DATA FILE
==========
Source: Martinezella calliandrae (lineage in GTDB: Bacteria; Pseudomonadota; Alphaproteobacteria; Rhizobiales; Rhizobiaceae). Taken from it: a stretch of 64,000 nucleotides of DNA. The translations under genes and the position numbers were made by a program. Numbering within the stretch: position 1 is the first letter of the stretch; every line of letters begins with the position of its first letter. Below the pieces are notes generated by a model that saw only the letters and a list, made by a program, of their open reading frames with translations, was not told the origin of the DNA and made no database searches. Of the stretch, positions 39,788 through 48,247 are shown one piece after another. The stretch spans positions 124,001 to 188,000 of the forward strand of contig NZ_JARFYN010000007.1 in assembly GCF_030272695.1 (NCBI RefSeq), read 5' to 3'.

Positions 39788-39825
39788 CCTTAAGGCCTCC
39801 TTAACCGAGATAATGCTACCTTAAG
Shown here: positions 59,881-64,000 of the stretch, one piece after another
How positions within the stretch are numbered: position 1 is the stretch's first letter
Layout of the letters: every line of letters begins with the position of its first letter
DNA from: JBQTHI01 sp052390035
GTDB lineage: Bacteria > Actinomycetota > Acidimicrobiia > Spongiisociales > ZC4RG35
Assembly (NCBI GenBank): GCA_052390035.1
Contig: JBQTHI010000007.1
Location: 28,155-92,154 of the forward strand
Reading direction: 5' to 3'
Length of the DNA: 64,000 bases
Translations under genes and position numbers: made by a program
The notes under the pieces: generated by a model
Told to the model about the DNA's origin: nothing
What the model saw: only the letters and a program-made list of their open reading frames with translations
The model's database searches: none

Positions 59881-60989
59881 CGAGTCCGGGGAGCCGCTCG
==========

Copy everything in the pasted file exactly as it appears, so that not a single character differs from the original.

Source: Martinezella calliandrae (lineage in GTDB: Bacteria; Pseudomonadota; Alphaproteobacteria; Rhizobiales; Rhizobiaceae). Taken from it: a stretch of 64,000 nucleotides of DNA. The translations under genes and the position numbers were made by a program. Numbering within the stretch: position 1 is the first letter of the stretch; every line of letters begins with the position of its first letter. Below the pieces are notes generated by a model that saw only the letters and a list, made by a program, of their open reading frames with translations, was not told the origin of the DNA and made no database searches. Of the stretch, positions 39,788 through 48,247 are shown one piece after another. The stretch spans positions 124,001 to 188,000 of the forward strand of contig NZ_JARFYN010000007.1 in assembly GCF_030272695.1 (NCBI RefSeq), read 5' to 3'.

Positions 39788-39825
39788 CCTTAAGGCCTCC
39801 TTAACCGAGATAATGCTACCTTAAG
Shown here: positions 59,881-64,000 of the stretch, one piece after another
How positions within the stretch are numbered: position 1 is the stretch's first letter
Layout of the letters: every line of letters begins with the position of its first letter
DNA from: JBQTHI01 sp052390035
GTDB lineage: Bacteria > Actinomycetota > Acidimicrobiia > Spongiisociales > ZC4RG35
Assembly (NCBI GenBank): GCA_052390035.1
Contig: JBQTHI010000007.1
Location: 28,155-92,154 of the forward strand
Reading direction: 5' to 3'
Length of the DNA: 64,000 bases
Translations under genes and position numbers: made by a program
The notes under the pieces: generated by a model
Told to the model about the DNA's origin: nothing
What the model saw: only the letters and a program-made list of their open reading frames with translations
The model's database searches: none

Positions 59881-60989
59881 CGAGTCCGGGGAGCCGCTCG